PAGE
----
From the kitchen of One Perfect Bite...I rarely make a standing rib roast for our Christmas dinner. I prefer to serve a whole tenderloin or New York strip roast for holiday meals because they are easier to serve and they are definitely less wasteful. That's not to say we don't like rib roast. While others rush to the mall the day after Christmas, you'll find me at the grocery store looking for bargains on meat that was overstocked for the holiday. I rarely leave empty handed and usually have 5 or 6 roasts that will feed the freezer before they feed us. There is always at least one rib roast in my stash. While it may lack the marbling and beautiful cap of butcher trimmed meat, the roast I bring home it is perfect for a family meal when it is properly prepared and cooked. I noticed that Ann Seranne's recipe for rib roast of beef was very popular this holiday season. While her recipe is a treasure, I can't use it. The temperature at which it first cooks sets off every fire alarm in the house and destroys the homey ambiance I like to create for my family and holiday guests. When I make a rib roast I use a recipe that comes from Cook's Illustrated. I think that whenever low temperature roasting is used, it is imperative to have two thermometers. One to judge the temperature of the oven, the other to judge the temperature of the meat. The meat here cooks at 200 degrees F. Make sure that your oven holds that temperature once it has preheated. Mine does not, so I have to set the oven to 225 degrees in order to maintain the correct temperature and have some idea of when the meat will be done. I also strongly suggest you invest in a snake probe for reading the temperature of the meat. You want to keep the oven door shut and the snake probe makes that possible. While it is not specified in the recipe, I bring the roast to room temperature before starting and I personally view step 5 in the recipe to be optional. I hope you will give this recipe a try. Once you have a handle on the timing, this is really simple to do. Here's the recipe.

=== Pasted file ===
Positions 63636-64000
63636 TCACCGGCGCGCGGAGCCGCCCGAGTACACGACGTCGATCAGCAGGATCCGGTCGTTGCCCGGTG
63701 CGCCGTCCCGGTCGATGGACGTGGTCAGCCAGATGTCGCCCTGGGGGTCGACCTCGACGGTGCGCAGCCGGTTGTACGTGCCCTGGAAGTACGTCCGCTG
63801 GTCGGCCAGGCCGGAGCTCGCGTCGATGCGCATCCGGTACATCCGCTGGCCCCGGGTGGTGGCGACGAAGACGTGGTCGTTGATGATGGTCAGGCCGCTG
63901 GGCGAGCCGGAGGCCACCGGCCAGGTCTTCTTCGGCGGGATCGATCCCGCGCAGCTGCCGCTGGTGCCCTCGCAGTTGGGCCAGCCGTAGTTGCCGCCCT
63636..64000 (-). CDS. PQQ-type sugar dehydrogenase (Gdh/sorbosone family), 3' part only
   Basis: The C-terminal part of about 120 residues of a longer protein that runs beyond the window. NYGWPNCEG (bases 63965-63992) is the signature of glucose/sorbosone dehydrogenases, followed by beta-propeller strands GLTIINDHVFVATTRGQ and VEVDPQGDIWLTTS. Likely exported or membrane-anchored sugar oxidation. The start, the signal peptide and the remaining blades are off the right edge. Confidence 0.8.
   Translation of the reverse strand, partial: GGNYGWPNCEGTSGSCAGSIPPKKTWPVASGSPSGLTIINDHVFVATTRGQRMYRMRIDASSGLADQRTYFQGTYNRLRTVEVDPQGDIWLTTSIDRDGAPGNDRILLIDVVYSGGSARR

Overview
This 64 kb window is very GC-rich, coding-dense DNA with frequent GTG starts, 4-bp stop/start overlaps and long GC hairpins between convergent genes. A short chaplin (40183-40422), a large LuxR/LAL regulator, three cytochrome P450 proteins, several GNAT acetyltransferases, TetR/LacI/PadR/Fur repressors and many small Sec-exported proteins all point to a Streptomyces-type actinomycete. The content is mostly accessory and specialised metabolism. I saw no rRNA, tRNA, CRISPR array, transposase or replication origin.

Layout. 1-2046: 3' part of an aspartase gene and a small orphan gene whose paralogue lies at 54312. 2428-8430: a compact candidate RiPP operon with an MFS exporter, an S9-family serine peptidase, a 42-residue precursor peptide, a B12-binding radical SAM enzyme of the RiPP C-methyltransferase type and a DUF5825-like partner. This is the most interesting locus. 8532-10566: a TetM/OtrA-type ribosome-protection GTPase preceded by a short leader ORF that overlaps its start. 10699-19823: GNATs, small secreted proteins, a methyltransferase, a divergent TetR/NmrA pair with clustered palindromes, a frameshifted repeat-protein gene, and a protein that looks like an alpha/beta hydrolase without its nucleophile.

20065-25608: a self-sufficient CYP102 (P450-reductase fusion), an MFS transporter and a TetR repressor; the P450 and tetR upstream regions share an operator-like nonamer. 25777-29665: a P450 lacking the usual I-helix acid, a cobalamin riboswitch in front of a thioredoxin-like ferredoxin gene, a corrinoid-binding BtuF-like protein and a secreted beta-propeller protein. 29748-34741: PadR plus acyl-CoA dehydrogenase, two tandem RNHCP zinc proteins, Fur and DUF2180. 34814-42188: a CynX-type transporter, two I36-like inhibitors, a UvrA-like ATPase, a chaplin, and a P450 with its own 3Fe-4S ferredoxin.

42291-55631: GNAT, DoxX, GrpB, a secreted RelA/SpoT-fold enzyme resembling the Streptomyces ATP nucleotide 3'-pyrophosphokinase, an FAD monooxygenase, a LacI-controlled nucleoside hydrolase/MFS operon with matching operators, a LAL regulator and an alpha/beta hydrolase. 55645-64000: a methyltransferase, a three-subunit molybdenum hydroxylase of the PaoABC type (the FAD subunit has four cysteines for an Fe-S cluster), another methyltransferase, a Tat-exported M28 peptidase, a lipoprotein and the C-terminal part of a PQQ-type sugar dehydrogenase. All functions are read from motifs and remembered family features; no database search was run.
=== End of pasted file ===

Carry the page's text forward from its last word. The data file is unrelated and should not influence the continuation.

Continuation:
Standing Rib Roast...from the kitchen of One Perfect Bite inspired by Cook's Illustrated
1 (7-pound)first-cut beef standing rib roast (3 bones), meat removed from bones, bones reserved
Kosher salt and ground black pepper
2 teaspoons vegetable oil
1) Using sharp knife, cut slits in surface layer of fat, spaced 1 inch apart, in crosshatch pattern, being careful to cut down to, but not into, meat. Rub 2 tablespoons salt over entire roast and into slits. Place meat back on bones (to save space in refrigerator), transfer to large plate, and refrigerate, uncovered, at least 24 hours and up to 96 hours.
2) Adjust oven rack to middle position and heat oven to 200 degrees. Heat oil in 12-inch skillet over high heat until just smoking. Sear sides and top of roast (reserving bone) until browned, 6 to 8 minutes total (do not sear side where roast was cut from bone). Place meat back on ribs, so bones fit where they were cut, and let cool for 10 minutes; tie meat to bones with 2 lengths of twine between ribs. Transfer roast, fat side up, to wire rack set in rimmed baking sheet and season with pepper. Roast until meat registers 110 degrees, 3 to 4 hours.
3) Turn off oven; leave roast in oven, opening door as little as possible, until meat registers about 120 degrees for rare or about 125 degrees for medium-rare, 30 to 75 minutes longer.
4) Remove roast from oven (leave roast on baking sheet), tent loosely with aluminum foil, and let rest for at least 30 minutes and up to 75 minutes.
5) Adjust oven rack about 8 inches from broiler element and heat broiler. Remove foil from roast, form into 3-inch ball, and place under ribs to elevate fat cap. Broil until top of roast is well browned and crisp, 2 to 8 minutes.
6) Transfer roast to carving board; cut twine and remove roast from ribs. Slice meat into 3/4-inch-thick slices. Season with coarse salt to taste, and serve.
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